The Justice Department hasn't shown its hand publicly on these questions, although there is a general feeling in Washington that the DOJ will be hard on monopoly operations under the Obama administration.

Still, AT&T has a long-term exclusive agreement for the iPhone, which troubles many bloggers, online forum writers and iPhone users who would like to have another carrier sell the iPhone.

The question before the Senate and the FCC, and even government attorneys, could be as simple as "Who's harmed?" by an exclusive deal. Certainly some customers feel harmed, but the DOJ would seem to be more concerned if a smaller carrier or group of carriers were harmed.

"There have been a few voices shouting for openness and creating more competition, especially around the iPhone, but in the overall scheme of things, I don't think this is a big enough issue right now to have the government take up valuable [time] when so much else is on their plate," said Jack Gold, an analyst at J. Gold Associates.

Gold said it will take many more complaints, especially by cellphone customers rather than smaller carriers, before government agencies will do anything.

"This is a very competitive marketplace," added Jeff Kagan, an independent analyst based in Atlanta. Kagan said that the only thing customers are being deprived of is "early access" to a device like the iPhone on the carrier they prefer.

Still Kagan said with all the federal government involvement in the bailouts of the financial and auto industries, it seems more likely that the DOJ would move forward to take some kind of action on exclusive deals.

While Gold said it seems unlikely an anticompetitive case could be made against exclusive deals, he agreed that doing so would likely have short-term and long-term implications on carriers and customers.

Among those implications: First, phone subsidies that bring down the cost of smartphone hardware would be reduced or eliminated over a period of time, Gold said. Second, monthly voice and data fees would go up initially, but would come down eventually since the carriers would have to compete without the benefit of a lock-in of users for two years.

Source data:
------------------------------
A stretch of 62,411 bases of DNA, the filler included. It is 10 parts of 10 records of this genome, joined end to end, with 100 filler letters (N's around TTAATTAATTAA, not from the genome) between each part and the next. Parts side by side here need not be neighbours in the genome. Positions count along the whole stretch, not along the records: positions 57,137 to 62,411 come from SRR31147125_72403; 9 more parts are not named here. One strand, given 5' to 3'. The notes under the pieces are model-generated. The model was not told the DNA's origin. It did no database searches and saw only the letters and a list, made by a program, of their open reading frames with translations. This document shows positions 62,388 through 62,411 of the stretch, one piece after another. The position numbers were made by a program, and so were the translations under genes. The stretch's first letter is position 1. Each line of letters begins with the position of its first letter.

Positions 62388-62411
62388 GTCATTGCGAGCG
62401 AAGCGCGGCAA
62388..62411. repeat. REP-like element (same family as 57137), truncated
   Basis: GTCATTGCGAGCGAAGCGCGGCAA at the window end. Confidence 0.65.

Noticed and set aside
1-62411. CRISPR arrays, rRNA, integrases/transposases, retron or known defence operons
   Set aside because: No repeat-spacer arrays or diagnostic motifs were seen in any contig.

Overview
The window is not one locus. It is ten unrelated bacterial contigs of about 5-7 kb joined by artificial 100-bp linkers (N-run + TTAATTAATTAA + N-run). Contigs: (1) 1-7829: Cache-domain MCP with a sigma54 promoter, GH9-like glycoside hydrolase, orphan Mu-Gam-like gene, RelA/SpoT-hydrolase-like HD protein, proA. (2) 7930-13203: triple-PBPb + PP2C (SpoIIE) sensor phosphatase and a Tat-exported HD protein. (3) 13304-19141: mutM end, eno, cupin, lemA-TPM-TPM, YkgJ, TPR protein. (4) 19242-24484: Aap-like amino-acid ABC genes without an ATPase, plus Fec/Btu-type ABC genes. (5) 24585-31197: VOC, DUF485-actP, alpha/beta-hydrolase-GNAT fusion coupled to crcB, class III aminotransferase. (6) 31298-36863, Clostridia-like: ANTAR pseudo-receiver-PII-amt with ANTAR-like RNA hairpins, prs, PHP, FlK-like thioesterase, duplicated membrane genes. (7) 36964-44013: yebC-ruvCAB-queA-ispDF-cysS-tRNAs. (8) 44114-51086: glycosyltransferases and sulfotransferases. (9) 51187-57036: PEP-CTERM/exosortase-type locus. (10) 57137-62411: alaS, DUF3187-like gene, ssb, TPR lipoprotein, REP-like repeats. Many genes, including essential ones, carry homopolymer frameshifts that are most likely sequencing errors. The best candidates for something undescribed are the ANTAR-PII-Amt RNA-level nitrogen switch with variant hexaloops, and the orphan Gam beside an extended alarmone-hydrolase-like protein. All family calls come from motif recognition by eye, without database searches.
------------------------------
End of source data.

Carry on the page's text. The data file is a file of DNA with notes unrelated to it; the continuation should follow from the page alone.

Third, without the carriers' subsidy, users would be paying more for their smartphones and would hold on to them longer. Fourth, smaller competitors to major carriers would have a level playing field and offer no-name service at a good price, much like a no-name gas station, Gold said.

Fifth, carriers would be more likely to compete to sell applications in online app stores to generate revenues. They would even cross-sell their applications to phones on other networks.

Finally, device makers wouldn't get any money from carriers for exclusive deals, and would need to resort to being more consumer-oriented, selling smartphones like PCs are sold today with extra features and rebates. As a result, carriers would have much less influence with makers on specific features and functions, since manufacturers would try to make universal devices for all of the carriers.

An AT&T spokeswoman said the carrier was unaware of any formal DOJ investigation, adding AT&T had not been asked to provide any information. She also defended the wireless industry in general. "The U.S. wireless industry is highly competitive, and, as a result, delivers terrific innovation, many choices, and attractive pricing for all customer segments," she said.

This story, "Some doubt whether DOJ has case to reform exclusive phone deals" was originally published by Computerworld.